Our Circular Economy Asks to the Scottish Government

This week, APRS gave evidence to the Net Zero, Energy and Transport Committee on the Scottish Circular Economy Bill along with Friends of the Earth Scotland, Scottish Environment Link, and Circular Communities Scotland. We believe that the bill, as it stands, needs considerable improvement if it is to drive Scotland’s transition towards a circular economy. Waste should be seen as a systemic issue, and we need greater provisions for producer responsibility rather than the blame lying solely on individuals. Here are some of the key points we made:

Waste is a systemic issue – we need producer responsibility

Our current linear economic system shifts the responsibility for dealing with waste onto the taxpayer, local authorities, and the environment, rather than the onus being placed on those creating it. Essentially, this socialises the cost of waste while privatising the profits.

The concept of Extended Producer Responsibility (EPR) ensures that this responsibility is held by those producing what becomes waste. As soon as the costs for dealing with waste can no longer be externalised onto the public and the environment, we start working towards a truly circular economy. Responsibility for their products throughout their entire life cycle would give producers an incentive to make their products more environmentally friendly and circular. Despite the importance of EPR, it is not mentioned at all in the Bill as is currently proposed. An increased focus on producer responsibility is one of the core changes we would like to see. 

We need to go further than recycling alone

EPR policies and methods could be used by Scottish Ministers to introduce refill and reuse targets or obligations on producers. Recycling does not reduce waste at its source, and energy and material savings from reuse and refill schemes are far higher. We need measures that go further than recycling if we are to move towards a circular economy. In the final bill, we would like to see binding and enforceable targets for refill and reuse, based on the principle of producer responsibility. 

Another concept that can facilitate producer responsibility is the introduction of takeback requirements for certain products, such as takeaway food containers, vapes, delivery packaging, mattresses, furniture, and toys. This can encourage producers to design their products more sustainably so that they can be taken back, repaired, and reused. 

We need a strong definition and purpose included in the bill

Currently, the Bill has no clearly defined purpose or definition of the term ‘circular economy’. This would ensure that the terms ‘circular economy’ and ‘circularity’ do not just become buzzwords with little meaning, and instead act to strengthen the bill, and that the aims of the bill are clearly set out. This purpose should also make clear the principle of producer responsibility, that producers of products must be responsible for their whole life cycle.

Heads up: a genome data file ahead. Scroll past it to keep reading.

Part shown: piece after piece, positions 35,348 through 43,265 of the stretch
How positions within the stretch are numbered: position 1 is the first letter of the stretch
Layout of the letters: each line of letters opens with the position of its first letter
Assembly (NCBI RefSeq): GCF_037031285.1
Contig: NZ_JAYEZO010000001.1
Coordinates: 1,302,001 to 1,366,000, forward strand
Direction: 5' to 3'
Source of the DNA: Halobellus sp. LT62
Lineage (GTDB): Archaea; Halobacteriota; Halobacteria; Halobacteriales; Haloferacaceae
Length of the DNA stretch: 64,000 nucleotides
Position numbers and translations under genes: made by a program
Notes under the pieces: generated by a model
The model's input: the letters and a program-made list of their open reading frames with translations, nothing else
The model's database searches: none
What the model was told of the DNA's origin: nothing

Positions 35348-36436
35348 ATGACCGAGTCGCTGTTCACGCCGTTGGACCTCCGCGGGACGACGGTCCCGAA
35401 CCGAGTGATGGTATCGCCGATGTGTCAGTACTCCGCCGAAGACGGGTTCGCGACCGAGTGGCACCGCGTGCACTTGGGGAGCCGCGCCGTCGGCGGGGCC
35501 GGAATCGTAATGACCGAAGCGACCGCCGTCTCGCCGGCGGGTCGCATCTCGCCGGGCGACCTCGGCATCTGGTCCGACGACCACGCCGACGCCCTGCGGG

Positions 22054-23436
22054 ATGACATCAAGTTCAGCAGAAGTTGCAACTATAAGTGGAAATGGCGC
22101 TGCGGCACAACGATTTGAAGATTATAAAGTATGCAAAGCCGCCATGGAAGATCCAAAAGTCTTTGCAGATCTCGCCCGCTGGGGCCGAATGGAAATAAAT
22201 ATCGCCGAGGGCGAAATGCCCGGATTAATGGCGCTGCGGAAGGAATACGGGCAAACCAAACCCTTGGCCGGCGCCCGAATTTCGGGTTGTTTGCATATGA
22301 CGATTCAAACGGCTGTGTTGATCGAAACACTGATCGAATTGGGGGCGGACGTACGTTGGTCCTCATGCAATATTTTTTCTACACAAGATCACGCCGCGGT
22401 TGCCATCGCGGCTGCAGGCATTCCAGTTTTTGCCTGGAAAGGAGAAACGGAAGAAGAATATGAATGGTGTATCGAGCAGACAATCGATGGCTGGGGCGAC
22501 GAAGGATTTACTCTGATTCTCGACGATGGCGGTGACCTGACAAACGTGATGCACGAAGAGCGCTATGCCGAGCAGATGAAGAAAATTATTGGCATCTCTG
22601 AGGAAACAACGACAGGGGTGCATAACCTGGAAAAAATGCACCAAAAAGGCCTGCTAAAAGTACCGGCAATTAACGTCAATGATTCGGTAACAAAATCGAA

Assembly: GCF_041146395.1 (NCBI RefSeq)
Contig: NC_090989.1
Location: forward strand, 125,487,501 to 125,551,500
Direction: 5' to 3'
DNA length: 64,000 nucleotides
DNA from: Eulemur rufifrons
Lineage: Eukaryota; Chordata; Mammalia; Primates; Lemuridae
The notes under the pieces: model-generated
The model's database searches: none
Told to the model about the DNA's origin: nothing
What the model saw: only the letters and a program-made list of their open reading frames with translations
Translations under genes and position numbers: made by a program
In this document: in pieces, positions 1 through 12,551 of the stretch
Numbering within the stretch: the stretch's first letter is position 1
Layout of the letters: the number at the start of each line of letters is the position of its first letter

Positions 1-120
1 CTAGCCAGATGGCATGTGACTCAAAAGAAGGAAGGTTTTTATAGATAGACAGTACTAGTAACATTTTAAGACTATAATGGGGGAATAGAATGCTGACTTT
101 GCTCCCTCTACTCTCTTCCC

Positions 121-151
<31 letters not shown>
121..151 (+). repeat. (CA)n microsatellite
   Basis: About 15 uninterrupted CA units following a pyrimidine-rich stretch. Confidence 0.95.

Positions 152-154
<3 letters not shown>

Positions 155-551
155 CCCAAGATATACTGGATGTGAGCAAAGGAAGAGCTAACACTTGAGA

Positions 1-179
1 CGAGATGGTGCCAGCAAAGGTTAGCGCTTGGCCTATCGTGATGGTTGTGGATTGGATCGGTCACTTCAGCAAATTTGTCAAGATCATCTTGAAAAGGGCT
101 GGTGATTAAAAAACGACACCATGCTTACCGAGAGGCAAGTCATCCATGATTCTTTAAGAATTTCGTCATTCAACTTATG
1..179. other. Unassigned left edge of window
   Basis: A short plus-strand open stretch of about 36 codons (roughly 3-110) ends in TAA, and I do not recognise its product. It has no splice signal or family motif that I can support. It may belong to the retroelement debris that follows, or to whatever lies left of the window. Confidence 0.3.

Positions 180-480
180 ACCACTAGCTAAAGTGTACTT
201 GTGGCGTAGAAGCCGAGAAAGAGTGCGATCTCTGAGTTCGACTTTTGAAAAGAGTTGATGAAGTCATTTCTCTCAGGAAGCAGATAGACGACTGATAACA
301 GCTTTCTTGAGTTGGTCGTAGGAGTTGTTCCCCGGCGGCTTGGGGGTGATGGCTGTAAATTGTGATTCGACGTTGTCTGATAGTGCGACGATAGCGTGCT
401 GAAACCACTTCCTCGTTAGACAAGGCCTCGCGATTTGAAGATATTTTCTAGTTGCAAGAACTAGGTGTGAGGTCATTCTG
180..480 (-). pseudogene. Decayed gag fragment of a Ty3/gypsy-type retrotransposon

A strong circular economy bill should be based on the waste hierarchy. This ranks waste and resource management options according to what is best for the environment, with disposal at the bottom of the hierarchy and prevention at the very top. Currently, there is no mention at all of the waste hierarchy in the bill! This is one of the core elements that we believe should be set out in the definition of a circular economy. 

Source: Scottish Environmental Link

The Scottish Government must set targets for its own circularity

We would also like to see the Scottish Government lead by example by setting and working towards circularity targets for their own buildings and premises. This policy has previously been supported by the Scottish Government and should be included in the Bill. 

We can’t let the Internal Market Act have a chilling effect on circular economy policy

The deposit return scheme showed the impacts that the Internal Market Act (IMA) can have on environmental policy in Scotland. The IMA is a post-Brexit piece of legislation designed to regulate markets within the UK nations. Under the Act devolved nations have less autonomy when legislating what can be sold and what conditions can be placed on the sale of products. 

Several policies currently in the bill, in particular the introduction of charges for single-use items, will fall under the scope of the IMA. However, at APRS we believe that we cannot allow the IMA to have a chilling factor on Scottish environmental policy and prevent us from making positive changes. In the evidence session, we encouraged the Scottish Government to make good legislation and seek an exemption to allow us to enforce it. 

We are also supporting other policies put forward by other environmental organisations, such as Friends of the Earth Scotland’s ask for consumption-based targets. Now the Net Zero, Energy and Transport Committee will hear more evidence from stakeholders, then consider the evidence they heard and any changes that need to be made to the bill. The final bill will likely be introduced early next year. 
The full session can be watched here.

Further written evidence to the committee

  • Letter to the NETZET Committee on Circular Economy Bill

    This letter was written after giving oral evidence to the NETZET Committee during their scrutiny of the Circular Economy Bill in Stage 1. They requested further information from us and this letter contains our response.

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